Swearing oaths was a common practice in Jesus’ day. He oath swearing took a step further in Matthew 5:33-37: “Again, you have heard that it was said to the people long ago, ‘Do not break your oath, but keep the oaths you have made to the Lord. But I tell you, Do not swear at all: either by heaven, for it is God’s throne; or by the earth, for it is his footstool; or by Jerusalem, for it is the city of the Great King. And do not swear by your head, for you cannot make even one hair white or black. Simply let your ‘Yes’ be ‘Yes,’ and your ‘No,’ ‘No’– anything beyond this comes from the evil one.”

The sensitive and insidious issue behind swearing has to do with the sacredness of God, His name, and His power.

Look with me to the second of the Ten Commandments: “Thou must not take the Lord’s name in vain” (Exodus 20:7). The word “vain” means “empty.” “Taking the Lord’s name in vain,” has nothing to do with cursing. This commandment refers to the sin of emptying the Name of God of power— declaring that God has little or no power to create, judge, be in control or provide the strength we all need for victorious living. In other words, taking the Lord’s name in vain is a way of saying that He’s not omnipotent. This is a sin.

The Bible also uses the concept of swearing in how we relate to people. This is illustrated by Jesus in His Sermon on the Mount. Jesus declared the consequences of swearing and cursing another person. He said, “You have heard that it was said to the people long ago, ‘Do not murder, and anyone who murders will be subject to judgment.’ But I tell you that anyone who is angry with his brother will be subject to judgment. Again, anyone who says to his brother, ‘Raca,’ is answerable to the Sanhedrin. But anyone who says, ‘You fool!’ will be in danger of the fire of hell” (Matthew 5:21-22). “Raca” means “worthless.” The Jews used it as a word of contempt. It was derived from a word root meaning, “to spit.”

Jesus told us not to use swearing or cursing to demean another person.

Cursing another person may take many forms. It can be as innocuous as talking derogatorily “behind someone’s back.” It can be verbal and quite hurtful. It can be as demonstrative as using vulgar and unmistakable hand gestures out a car window.

Instead of cursing, Jesus encouraged us in Luke 6:27-28: “But I tell you who hear me: Love your enemies, do good to those who hate you, bless those who curse you, pray for those who mistreat you.”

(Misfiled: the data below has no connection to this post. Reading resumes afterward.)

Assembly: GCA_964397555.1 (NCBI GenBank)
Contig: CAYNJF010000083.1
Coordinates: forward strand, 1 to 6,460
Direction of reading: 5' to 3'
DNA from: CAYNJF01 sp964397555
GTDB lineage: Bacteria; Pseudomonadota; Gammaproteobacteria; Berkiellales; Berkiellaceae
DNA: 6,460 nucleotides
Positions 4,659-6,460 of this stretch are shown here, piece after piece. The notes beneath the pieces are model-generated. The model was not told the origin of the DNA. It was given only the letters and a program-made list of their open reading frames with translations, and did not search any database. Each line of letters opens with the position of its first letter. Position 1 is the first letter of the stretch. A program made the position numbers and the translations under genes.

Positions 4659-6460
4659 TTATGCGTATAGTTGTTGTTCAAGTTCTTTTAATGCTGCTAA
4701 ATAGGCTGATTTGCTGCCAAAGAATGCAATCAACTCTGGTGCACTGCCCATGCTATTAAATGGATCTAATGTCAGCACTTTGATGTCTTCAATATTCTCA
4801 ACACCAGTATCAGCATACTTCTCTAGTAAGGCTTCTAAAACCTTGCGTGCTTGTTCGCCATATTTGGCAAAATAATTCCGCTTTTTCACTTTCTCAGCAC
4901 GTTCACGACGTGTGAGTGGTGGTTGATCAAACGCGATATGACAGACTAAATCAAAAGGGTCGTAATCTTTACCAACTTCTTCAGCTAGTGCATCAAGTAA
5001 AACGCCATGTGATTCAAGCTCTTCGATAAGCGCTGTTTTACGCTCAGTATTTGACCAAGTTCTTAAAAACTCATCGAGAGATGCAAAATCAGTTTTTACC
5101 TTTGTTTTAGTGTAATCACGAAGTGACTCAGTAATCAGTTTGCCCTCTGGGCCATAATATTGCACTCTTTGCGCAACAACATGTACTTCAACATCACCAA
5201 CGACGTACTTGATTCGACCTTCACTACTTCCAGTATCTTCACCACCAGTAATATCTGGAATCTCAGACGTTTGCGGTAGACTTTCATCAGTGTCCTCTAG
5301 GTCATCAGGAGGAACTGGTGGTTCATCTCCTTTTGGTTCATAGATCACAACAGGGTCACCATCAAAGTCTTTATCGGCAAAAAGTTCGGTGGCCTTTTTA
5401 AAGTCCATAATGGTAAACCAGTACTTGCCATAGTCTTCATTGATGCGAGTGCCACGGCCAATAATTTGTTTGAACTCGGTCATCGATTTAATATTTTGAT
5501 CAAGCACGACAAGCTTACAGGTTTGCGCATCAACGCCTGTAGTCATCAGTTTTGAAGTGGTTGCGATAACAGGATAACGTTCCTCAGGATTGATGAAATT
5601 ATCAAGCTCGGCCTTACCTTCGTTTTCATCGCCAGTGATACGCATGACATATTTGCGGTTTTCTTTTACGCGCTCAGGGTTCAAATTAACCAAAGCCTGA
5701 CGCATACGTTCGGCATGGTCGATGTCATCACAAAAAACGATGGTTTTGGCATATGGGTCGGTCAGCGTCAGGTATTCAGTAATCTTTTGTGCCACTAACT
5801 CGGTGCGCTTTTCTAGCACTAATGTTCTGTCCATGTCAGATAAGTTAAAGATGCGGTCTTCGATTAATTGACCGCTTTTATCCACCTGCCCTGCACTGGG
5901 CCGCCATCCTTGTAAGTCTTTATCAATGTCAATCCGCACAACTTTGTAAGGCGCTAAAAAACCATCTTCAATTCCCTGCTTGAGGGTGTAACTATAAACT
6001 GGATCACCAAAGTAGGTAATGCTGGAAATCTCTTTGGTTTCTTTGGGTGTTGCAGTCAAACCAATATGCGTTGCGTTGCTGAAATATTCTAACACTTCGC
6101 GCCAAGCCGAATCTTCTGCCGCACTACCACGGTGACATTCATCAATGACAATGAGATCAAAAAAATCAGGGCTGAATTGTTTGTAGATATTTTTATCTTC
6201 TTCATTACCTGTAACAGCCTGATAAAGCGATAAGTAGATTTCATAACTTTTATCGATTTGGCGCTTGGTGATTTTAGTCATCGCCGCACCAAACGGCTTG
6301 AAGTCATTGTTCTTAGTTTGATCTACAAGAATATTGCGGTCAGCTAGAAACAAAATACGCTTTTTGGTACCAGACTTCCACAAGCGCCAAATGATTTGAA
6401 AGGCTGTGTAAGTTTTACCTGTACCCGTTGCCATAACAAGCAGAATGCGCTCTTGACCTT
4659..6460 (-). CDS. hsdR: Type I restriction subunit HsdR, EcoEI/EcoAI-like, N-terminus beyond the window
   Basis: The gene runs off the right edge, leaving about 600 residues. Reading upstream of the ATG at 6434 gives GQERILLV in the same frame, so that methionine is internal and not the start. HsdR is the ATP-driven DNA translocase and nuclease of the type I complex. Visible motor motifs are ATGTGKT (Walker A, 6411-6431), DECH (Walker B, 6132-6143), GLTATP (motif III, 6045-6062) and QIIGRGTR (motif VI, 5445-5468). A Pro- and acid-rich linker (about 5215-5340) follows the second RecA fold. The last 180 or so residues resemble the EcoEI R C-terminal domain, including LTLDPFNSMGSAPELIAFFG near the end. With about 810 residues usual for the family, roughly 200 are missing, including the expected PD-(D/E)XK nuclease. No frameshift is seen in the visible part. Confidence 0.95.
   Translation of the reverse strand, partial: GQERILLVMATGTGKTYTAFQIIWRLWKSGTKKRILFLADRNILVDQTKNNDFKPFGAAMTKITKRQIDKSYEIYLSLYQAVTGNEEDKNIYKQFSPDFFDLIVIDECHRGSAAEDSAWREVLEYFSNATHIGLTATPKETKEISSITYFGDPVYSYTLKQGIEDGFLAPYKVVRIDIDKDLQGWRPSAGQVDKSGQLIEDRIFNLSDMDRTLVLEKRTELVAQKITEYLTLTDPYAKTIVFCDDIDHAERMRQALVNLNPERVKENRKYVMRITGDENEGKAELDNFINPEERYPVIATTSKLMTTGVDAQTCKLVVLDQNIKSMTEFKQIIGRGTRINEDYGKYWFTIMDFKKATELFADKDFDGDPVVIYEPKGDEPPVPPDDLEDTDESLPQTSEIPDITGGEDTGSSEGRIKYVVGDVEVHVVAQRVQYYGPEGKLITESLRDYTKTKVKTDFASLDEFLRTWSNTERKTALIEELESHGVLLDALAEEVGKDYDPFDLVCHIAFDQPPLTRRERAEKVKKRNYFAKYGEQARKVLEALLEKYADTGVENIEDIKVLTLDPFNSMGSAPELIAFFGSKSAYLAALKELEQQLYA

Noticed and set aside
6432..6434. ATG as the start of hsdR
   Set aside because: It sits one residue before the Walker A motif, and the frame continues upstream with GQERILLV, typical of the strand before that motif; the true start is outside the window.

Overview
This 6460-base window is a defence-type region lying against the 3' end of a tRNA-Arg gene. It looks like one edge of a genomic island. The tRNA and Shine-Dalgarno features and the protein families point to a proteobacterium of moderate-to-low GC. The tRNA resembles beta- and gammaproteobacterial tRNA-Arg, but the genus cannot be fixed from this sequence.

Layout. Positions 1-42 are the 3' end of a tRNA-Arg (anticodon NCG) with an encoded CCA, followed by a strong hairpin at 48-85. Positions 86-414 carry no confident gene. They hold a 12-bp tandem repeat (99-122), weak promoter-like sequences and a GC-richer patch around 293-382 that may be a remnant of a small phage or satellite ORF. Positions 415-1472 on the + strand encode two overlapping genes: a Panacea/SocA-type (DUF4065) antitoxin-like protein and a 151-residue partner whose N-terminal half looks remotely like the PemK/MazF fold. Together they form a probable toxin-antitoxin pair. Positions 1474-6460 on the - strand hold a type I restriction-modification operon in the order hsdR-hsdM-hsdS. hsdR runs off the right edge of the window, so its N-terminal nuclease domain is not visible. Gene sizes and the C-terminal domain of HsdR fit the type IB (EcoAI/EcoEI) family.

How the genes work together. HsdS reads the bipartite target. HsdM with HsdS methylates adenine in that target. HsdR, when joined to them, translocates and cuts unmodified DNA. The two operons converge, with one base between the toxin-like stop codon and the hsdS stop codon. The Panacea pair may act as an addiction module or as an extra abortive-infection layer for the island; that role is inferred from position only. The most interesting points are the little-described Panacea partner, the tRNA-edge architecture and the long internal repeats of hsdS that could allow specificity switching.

Paul also gave us positive advice on how to use our words—not to curse—but to bless others. He wrote in Ephesians 4:29-30: “Do not let any unwholesome talk come out of your mouths, but only what is helpful for building others up according to the needs, that it may benefit those who listen.”

The meaning of “unwholesome talk” is rather obvious. One of the purposes of our talk is to build others up—according to their needs. This implies that we know what their needs are. They may need comfort, guidance, encouragement, acceptance, approval or even loving rebukes. Can you imagine what our homes would be like if nothing but wholesome talk came out of our mouths?

When all is said and done the Bible makes it very clear that we should clean up our speech. Why? Because Jesus teaches that unclean words come from a dirty heart. Our light to the world is extinguished and no one sees Jesus in us (Matthew 15:10).

Jesus also says that our unclean words lead us into depravity and sin. Our Christian purity is flushed down the toilet.

So what do we do?

We read the Bible often. God’s Words are like Ivory soap. They purify your heart and uplift your thoughts.

We filter our mouths and think and say wholesome and positive things.

We follow Paul’s advice, and experience peace and blessing.

“Finally, brothers, whatever is true, whatever is honorable, whatever is just, whatever is pure, whatever is lovely, whatever is commendable, if there is any excellence, if there is anything worthy of praise, think about these things. What you have learned and received and heard and seen in me—practice these things, and the God of peace will be with you” (Philippians 4:8-9).